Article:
Lt. Col. Prym RAMC and his 168 Light Field Ambulance took over the No 1 Horror Camp 6 days before we arrived. It seems that into a mass of dead, dying, and befouled humanity the SS had occasionally dropped a cartload of turnips or potatoes. Those who had the strength scrambled for food. Out of this human pig sty the likely survivors were picked out and passed to the human laundry.

The approximate figures for the 8,000 political prisoners were as follows:

Buried 1,500

Sent to us 4,000

Evacuated 2,500

The human laundry was a large marquee in which were placed rows of trestles supporting stretchers. The survivors from the Horror Camp were washed on stretchers and covered in DDT (anti louse) powder. Wrapped in a clean blanket they were transferred to a fresh stretcher and delivered to us by ambulance.

The work was so performed by conscripted German girls and women under supervision of RAMC personnel.

We saw very few lice in the hospital as a result of this system although there was evidence on practically every patient's skin that he had been infested.

The survivors, as at Belsen, were of many nationalities. We discovered one Canadian, one Jersey man and a coloured civilian who stated he came from Teheran, The youngest patients were mere boys. Some had actually entered the concentration camp at 11 years of age, others were Warsaw resistance fighters who were taken 12 months ago and were now 14 or 15.

The most starved of our skeletons weighed 39 lbs. 168 Lt Fd Ambulance found him alive but he did not survive.


Many of the severely emaciated were curiously apathetic. I had the impression that the brain was the last organ to be affected by starvation. In our cases, from a functional viewpoint at any rate, there was evidence of considerable derangement. About 50% of my cases were in such a depressed state of mind that the news of their liberation brought about little or no emotional reaction. They just stared dully at us. Or they would mutter "Waser-Waser" or "Koin Esson" (nothing to eat). I got the impression that they were so far down that the past and the future had almost become blank.

Another result of their treatment in the camp was the sang froid with which the prisoners regarded death occurring in a neighbour. It was often merely a signal to request the crusts or cigarettes under the dead man's pillow.

All of us had patients who interrupted our examinations with a remark like: "Zwei Tage Herr Dokter.....und kaputt." How often they proved correct.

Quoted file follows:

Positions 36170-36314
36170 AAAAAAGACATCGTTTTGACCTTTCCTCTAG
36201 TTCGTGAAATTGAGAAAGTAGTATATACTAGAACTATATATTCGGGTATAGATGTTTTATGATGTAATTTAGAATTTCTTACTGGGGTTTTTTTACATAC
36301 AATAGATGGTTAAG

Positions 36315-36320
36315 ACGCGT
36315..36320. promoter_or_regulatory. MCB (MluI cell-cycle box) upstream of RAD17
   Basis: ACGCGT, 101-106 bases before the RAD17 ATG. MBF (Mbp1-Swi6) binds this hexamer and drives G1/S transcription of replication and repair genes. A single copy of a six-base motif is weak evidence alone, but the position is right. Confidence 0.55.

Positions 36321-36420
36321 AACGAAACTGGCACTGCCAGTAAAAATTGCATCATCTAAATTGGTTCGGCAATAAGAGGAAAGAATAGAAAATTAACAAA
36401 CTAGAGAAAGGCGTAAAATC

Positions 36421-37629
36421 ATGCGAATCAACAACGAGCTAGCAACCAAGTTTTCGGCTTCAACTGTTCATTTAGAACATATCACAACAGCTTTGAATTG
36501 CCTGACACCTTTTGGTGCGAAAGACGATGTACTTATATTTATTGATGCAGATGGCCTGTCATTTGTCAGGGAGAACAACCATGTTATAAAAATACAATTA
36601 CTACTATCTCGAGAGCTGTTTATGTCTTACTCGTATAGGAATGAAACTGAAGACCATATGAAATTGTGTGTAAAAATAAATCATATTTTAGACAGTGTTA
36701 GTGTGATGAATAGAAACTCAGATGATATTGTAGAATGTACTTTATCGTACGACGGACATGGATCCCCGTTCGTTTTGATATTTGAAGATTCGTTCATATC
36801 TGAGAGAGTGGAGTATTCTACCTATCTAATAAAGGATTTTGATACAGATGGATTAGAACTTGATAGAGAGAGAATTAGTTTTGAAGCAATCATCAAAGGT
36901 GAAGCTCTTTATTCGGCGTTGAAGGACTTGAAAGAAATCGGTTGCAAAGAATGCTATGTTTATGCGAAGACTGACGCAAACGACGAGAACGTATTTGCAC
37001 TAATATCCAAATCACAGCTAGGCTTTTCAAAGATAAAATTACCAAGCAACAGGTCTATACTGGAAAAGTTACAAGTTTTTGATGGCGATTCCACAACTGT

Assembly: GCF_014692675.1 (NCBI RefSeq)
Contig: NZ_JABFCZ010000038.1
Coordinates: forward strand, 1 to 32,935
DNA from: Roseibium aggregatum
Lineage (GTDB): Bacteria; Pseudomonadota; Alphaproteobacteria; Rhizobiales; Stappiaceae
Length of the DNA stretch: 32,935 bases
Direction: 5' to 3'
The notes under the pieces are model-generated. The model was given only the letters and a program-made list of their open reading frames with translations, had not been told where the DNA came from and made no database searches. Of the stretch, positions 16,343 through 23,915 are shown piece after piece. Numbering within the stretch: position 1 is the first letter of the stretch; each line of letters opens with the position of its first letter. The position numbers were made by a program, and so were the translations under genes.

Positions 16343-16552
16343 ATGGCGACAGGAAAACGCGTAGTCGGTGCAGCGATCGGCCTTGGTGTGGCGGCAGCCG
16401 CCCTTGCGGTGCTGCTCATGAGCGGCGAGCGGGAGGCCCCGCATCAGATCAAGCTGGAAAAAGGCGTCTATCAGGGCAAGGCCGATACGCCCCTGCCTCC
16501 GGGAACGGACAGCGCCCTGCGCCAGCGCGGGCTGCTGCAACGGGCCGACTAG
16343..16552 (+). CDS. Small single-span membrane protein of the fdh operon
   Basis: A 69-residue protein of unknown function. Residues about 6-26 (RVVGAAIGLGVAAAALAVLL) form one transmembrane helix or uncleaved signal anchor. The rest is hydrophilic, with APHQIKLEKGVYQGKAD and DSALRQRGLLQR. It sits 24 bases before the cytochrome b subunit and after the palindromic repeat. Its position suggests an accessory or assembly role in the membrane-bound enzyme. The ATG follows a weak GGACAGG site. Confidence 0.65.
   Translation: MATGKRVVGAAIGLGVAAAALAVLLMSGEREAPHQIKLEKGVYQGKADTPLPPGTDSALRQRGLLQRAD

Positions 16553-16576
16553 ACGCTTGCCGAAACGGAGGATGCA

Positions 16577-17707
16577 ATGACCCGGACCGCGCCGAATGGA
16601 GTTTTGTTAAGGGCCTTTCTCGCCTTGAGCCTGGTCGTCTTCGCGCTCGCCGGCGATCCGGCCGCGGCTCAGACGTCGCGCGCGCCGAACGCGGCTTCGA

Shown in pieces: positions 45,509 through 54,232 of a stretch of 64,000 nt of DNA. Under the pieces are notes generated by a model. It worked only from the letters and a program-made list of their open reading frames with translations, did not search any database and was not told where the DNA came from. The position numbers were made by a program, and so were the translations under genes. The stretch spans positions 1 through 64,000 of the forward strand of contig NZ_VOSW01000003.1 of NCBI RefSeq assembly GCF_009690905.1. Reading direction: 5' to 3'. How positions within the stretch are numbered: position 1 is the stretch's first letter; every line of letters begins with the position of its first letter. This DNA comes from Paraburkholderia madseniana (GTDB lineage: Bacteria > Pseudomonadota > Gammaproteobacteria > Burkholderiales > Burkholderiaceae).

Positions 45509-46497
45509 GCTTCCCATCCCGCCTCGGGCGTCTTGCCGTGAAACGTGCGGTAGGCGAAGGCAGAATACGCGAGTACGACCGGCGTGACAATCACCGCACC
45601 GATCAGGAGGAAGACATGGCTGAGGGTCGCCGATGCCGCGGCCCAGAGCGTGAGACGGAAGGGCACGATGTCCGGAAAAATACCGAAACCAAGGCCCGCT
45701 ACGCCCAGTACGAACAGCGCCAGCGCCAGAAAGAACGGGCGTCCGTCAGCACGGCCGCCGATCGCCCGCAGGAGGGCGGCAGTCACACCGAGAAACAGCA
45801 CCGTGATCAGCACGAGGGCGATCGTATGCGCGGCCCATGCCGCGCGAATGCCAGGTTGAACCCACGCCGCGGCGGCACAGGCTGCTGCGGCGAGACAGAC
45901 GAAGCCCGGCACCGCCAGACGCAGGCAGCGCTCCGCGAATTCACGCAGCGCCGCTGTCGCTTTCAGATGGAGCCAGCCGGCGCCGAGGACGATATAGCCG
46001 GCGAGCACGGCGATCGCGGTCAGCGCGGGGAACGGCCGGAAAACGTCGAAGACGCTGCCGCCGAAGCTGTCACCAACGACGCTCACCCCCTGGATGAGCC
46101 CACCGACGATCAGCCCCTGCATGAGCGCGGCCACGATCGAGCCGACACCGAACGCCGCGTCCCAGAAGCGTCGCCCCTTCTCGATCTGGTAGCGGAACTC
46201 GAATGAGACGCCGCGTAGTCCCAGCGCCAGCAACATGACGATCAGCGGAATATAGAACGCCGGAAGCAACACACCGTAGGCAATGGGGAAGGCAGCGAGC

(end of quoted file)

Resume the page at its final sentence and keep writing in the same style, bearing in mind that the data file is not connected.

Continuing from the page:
On several occasions there was a macabre humour in the very fact of death. One skeleton beckoned me to his bedside and pointing up to the bed above him asked: "Ist er tod?" I examined the man and found that he was dead. I told him of this and he replied with a trace of a smile: "Gott sei dank" He then proceeded to detach  the groundsheet which he had used for protection from the droppings of the dead man above.

A few victims who were mentally unbalanced were less passive. They were frequently met in the corridors searching for food. Twice I was summoned to quieten a melee in the ward. On both occasions a crazed Russian was head and shoulders into the food pail. Nor would he come out in answer to our various shouts. A hard smack on his naked backside had good effect and off he went to his bed streaming with soup. There was little laughter at these incidents; all eyes were on the food pail.

To the question "How was it with you in the wards in the early days?" there could be but one answer, "It was a nightmare. For 4 days there was never peace." A continuous shout from one of the other wards "Schwester, Schwester - Scheisserei, Scheissorei" (call for a bedpan), or it was "Wasser-Wasser, ich hebb durst Herr Doktor."

Try as we might we could not cope with their thirst. In our hut I reckon we required 5 large cupfuls of water per head per day at a minimum i.e 30 ozs. That works out at 1,500 cupfuls per day. With one nurse and one or two helpers per 60 patients we failed to cope with even this amount. We evolved a system of continuous "Panni - Waalahs" who kept going the round with water. Even that failed, for some of the patients needed help to drink and this slowed down distribution. We made drinking bottles of saline transfusion sets for the more feeble patients with some success, but even then there was no guarantee that the patient would be allowed to finish his bottle. Should he fall asleep a neighbour would quickly empty it.